From its shoe,     the blood smell
Coming from the piles of
In the hot Lebanese sun, and
So we are at home, tearing away
The language and names
Of countries, of village,
Tearing away the memory of these
Past two weeks, believing this shoe
Never had a foot, something lost
From a shoe store by mistake, something made
Alone and single in the tannery of
Rafik Dibbs in Machgara in southern
Lebanon, some sort of dream of what it was like
In Alay and Zah׳ le, when people
Would stay up until early morning
Doing the dab׳kee, eating olives and
Kib׳bee by the flowing creek

A place where there were
No airplanes, a place where
There were no rockets, no
Ships lobbing in shells from
The blue and glistening Mediterranean, but
This shoe, we know
Is missing its foot –
Shall we search in Tel Aviv, in Washington, in
Moscow – shall we search, or
Shall we make another
Speech, shall we make another
Poem, shall we empty the canister
Of language and simply

The shoe
I give you this
It is
Not mine,
It is



Dr. Sam Hamod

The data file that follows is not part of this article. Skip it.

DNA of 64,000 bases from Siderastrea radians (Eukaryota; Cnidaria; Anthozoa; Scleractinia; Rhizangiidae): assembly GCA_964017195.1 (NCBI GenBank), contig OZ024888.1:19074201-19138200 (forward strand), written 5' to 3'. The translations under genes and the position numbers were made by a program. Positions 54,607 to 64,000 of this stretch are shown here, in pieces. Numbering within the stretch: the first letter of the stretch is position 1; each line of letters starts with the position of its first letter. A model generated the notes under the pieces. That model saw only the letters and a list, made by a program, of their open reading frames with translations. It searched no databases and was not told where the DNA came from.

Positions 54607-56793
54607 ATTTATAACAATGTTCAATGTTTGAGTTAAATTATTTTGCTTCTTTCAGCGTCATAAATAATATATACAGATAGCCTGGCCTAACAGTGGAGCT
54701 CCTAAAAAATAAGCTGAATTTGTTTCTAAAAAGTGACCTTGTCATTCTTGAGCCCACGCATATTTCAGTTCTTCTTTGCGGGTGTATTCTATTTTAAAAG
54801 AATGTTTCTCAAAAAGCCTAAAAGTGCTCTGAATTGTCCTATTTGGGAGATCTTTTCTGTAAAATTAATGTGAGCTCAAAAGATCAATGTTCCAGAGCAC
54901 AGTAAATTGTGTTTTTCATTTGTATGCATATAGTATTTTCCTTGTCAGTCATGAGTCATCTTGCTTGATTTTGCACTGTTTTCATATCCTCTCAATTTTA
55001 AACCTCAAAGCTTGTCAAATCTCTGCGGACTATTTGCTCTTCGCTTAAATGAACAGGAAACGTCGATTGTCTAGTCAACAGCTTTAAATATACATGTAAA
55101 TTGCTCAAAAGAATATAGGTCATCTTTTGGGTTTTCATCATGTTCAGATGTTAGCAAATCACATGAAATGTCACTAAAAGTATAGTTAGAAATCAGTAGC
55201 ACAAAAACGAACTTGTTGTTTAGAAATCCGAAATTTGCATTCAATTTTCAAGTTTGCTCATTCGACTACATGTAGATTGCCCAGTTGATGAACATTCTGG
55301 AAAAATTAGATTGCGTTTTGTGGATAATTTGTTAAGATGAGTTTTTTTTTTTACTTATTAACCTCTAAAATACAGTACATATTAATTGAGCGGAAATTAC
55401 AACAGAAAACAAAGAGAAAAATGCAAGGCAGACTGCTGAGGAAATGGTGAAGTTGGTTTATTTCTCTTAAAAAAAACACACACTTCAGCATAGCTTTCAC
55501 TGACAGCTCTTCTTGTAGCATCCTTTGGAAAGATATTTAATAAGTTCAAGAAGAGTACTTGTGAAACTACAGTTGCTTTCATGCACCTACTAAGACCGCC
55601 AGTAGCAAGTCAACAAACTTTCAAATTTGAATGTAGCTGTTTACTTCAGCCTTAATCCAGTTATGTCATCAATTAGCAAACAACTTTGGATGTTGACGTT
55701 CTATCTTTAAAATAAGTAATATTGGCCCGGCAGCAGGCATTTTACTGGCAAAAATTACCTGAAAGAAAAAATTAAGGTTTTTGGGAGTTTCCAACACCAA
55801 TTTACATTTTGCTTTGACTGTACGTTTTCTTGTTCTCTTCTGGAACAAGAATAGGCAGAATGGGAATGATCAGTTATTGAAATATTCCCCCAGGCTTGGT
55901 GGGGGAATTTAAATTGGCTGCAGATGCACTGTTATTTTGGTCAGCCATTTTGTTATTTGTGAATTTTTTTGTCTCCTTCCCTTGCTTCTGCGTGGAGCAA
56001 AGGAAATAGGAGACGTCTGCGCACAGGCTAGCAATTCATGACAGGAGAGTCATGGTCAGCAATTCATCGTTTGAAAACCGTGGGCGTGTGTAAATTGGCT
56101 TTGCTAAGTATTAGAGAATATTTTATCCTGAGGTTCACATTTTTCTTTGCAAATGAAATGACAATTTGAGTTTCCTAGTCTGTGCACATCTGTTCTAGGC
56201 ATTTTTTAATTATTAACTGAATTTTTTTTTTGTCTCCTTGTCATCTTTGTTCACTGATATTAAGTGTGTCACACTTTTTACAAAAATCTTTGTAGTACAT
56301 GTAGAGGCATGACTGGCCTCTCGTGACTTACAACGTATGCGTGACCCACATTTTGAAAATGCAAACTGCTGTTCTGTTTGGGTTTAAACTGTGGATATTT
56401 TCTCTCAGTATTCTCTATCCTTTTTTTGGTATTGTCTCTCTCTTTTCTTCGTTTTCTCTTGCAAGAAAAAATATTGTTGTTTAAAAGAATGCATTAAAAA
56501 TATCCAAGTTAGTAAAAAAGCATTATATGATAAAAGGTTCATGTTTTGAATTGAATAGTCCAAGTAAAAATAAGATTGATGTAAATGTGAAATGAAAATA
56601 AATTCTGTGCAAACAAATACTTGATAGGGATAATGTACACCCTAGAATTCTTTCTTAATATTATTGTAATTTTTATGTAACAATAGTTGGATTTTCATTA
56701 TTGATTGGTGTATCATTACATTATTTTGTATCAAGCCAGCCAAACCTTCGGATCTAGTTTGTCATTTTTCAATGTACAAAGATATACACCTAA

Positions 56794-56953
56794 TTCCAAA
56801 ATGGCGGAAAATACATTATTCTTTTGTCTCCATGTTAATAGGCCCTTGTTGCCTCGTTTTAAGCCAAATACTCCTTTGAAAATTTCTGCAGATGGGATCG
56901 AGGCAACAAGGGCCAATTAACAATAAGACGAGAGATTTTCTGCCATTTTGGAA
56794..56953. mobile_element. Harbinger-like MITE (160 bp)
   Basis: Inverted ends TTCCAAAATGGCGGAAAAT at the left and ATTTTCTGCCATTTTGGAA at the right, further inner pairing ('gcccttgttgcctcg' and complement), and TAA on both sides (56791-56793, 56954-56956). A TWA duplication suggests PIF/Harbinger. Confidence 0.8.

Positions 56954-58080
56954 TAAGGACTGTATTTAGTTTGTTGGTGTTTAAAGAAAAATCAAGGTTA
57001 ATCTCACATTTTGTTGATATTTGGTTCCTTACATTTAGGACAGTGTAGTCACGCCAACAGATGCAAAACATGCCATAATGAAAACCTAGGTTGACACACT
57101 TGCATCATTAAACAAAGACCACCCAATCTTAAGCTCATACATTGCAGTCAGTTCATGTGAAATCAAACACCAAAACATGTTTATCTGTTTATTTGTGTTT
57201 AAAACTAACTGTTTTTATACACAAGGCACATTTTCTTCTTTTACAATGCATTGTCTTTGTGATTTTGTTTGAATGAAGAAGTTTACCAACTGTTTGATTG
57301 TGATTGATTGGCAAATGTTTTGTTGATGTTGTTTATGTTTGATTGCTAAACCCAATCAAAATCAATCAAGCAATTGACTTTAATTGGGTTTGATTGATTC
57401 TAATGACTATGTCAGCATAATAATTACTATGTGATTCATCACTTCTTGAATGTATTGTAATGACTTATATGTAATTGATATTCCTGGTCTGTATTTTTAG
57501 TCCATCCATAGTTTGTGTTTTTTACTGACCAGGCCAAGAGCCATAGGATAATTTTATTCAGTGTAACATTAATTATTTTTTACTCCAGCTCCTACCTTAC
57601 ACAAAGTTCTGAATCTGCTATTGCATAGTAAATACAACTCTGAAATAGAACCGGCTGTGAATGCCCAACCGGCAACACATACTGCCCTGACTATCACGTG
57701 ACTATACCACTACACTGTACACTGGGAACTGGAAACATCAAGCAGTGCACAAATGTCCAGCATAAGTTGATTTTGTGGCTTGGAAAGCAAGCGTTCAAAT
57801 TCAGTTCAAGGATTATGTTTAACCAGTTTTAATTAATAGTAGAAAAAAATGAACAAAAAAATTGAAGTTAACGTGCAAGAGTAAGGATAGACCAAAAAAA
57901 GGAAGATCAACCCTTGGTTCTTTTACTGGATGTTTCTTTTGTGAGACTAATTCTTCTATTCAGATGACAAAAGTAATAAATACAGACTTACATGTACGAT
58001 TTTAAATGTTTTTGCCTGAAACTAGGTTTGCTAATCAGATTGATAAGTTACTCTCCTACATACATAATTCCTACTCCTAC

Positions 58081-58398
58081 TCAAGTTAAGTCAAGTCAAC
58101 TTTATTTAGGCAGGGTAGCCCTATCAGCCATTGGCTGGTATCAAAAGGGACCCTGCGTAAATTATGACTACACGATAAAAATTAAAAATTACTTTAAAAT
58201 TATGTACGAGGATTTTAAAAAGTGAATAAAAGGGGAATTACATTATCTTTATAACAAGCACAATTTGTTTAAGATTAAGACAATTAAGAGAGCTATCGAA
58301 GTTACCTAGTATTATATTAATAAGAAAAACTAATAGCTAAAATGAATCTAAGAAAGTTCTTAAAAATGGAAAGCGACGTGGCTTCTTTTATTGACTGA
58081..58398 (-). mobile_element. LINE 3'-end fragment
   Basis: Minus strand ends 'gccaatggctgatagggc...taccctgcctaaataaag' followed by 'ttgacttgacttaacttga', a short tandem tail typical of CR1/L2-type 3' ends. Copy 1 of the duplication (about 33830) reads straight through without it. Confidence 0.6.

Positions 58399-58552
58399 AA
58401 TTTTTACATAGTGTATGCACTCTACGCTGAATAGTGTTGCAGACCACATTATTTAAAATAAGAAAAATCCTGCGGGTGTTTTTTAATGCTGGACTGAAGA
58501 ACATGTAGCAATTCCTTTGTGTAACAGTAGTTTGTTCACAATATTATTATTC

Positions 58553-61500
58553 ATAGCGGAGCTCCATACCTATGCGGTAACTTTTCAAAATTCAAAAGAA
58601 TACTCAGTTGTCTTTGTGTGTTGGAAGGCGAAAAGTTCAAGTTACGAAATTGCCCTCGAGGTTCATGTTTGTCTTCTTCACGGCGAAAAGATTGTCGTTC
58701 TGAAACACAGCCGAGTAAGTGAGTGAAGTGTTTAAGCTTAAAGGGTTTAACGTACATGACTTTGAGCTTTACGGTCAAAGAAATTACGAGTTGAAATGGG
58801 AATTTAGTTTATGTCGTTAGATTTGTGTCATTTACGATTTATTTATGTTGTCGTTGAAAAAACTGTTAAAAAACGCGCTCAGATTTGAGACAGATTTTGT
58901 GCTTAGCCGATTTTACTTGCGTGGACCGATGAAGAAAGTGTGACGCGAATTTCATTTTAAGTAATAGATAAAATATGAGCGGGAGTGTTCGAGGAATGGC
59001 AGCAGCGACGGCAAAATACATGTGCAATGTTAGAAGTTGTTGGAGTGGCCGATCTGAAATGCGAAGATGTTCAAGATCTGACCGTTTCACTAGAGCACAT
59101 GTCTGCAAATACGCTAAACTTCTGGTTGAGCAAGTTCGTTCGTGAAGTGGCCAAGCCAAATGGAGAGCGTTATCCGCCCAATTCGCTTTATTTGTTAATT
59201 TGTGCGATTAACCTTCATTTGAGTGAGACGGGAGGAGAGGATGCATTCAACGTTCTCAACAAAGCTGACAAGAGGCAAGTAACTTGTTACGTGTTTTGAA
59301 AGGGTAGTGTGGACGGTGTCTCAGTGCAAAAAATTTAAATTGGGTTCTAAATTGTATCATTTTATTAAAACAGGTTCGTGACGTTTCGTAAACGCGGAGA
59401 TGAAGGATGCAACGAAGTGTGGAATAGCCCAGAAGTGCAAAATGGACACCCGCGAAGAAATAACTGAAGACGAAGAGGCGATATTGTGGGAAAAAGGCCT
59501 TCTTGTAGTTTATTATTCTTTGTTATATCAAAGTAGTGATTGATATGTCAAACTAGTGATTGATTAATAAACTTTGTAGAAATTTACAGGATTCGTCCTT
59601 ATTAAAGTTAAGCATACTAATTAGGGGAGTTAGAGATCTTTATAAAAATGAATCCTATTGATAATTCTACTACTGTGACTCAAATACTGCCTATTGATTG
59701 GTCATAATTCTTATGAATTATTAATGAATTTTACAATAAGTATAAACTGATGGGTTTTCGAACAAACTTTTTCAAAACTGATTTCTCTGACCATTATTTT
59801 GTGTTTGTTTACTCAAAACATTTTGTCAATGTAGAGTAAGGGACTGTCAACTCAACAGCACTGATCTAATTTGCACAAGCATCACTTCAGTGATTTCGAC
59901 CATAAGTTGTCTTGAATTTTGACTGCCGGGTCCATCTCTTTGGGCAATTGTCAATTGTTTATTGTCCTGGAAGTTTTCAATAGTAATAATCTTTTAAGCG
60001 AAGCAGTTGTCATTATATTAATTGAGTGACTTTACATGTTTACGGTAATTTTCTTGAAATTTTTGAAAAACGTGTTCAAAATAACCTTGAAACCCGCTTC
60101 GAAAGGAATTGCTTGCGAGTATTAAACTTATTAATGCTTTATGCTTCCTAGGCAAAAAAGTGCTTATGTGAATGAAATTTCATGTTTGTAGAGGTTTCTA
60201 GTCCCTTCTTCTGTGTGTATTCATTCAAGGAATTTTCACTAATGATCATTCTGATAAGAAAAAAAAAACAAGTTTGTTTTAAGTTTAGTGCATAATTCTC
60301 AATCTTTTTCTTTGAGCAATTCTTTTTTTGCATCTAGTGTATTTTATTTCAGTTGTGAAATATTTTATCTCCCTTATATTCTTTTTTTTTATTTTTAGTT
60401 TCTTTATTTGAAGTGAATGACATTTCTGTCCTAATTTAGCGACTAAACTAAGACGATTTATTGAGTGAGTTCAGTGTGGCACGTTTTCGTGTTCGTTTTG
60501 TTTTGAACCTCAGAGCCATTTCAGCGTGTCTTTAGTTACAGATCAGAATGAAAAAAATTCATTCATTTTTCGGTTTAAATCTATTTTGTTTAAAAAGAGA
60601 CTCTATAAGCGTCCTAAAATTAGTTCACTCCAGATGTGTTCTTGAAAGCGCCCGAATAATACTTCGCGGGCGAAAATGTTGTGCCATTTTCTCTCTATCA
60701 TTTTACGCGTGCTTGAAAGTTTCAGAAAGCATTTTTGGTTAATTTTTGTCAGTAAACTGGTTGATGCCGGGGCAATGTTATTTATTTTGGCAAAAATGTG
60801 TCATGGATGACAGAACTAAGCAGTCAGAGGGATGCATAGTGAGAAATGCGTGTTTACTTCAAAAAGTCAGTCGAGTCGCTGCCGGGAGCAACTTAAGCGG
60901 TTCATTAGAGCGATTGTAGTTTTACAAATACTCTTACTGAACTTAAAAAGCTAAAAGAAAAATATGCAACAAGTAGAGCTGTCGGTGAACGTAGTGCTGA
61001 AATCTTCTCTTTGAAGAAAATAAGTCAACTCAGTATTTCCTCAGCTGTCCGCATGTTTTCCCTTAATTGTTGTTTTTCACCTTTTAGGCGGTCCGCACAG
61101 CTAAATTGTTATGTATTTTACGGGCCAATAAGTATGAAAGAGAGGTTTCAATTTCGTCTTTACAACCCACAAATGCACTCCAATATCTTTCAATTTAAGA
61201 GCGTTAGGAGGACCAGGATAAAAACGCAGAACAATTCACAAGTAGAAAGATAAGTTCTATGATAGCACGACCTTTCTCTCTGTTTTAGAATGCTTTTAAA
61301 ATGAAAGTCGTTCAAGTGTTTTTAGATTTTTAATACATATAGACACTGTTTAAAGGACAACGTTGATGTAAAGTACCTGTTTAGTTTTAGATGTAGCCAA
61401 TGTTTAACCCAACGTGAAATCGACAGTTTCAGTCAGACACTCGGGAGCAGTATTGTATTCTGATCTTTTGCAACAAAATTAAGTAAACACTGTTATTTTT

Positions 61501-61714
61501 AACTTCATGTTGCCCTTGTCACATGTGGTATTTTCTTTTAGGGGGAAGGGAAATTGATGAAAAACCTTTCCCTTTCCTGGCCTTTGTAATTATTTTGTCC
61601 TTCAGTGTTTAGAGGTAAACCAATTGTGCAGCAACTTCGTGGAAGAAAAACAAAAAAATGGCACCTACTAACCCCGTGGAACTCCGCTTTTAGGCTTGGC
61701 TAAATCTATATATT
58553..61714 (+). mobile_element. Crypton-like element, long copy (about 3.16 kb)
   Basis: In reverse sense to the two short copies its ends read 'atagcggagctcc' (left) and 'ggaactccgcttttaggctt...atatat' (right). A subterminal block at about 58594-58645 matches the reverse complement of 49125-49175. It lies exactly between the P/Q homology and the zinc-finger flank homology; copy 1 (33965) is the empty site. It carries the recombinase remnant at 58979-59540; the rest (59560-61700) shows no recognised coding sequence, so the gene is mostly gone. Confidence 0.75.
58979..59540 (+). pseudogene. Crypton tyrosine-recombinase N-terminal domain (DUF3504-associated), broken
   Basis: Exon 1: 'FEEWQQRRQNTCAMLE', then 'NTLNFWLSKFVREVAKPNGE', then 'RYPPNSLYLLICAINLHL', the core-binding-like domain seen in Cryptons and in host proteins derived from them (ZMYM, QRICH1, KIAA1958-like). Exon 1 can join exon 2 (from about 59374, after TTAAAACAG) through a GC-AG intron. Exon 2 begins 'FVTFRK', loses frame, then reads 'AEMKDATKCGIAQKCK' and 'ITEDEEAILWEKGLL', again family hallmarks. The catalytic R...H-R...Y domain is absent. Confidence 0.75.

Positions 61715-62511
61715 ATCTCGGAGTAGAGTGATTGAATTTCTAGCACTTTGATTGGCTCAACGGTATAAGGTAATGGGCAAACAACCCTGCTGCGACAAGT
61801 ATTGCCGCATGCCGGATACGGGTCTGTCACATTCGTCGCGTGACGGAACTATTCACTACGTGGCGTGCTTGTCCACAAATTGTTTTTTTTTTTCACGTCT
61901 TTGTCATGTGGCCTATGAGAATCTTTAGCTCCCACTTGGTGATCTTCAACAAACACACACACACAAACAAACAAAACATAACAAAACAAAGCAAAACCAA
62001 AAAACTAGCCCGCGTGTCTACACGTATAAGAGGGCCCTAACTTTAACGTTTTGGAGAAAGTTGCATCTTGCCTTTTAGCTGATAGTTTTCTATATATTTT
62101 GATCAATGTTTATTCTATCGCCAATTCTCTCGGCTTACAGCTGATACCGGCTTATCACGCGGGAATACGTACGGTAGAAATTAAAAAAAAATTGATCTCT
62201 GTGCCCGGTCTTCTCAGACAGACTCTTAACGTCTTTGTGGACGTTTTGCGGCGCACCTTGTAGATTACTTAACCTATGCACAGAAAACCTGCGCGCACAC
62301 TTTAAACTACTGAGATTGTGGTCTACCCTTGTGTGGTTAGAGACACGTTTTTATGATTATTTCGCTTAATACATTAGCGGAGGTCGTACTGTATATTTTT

Sam Hamod



To most, Allen Ginsberg was known as this wild Jewish, Buddhist, homosexual poet, who wrote HOWL and KADDISH, so most assumed he wouldn’t eat pork and most likely was, as were many Buddhists in the 60s, and today, a vegetarian.

But when he came to Iowa City, to read and to talk with old friends at The Writers Workshop like Ted Berrigan, an old friend from NYC, and Anselm Hollo, and a few others from around America and the world, he decided, since he was in Iowa, that they should have a pig roast.  Everyone talked about it for about a week, then they all laid out the plans.

They would have the roast at Ken McCullough’s house out in the country, where they would have enough room for everyone in the workshop to come.  Allen also told them how he wanted to roast the pig.  He wanted them to dig a big hole in the ground, so they could put wood down, then bake the pig all day, so that it would get smoked and be done by nightfall.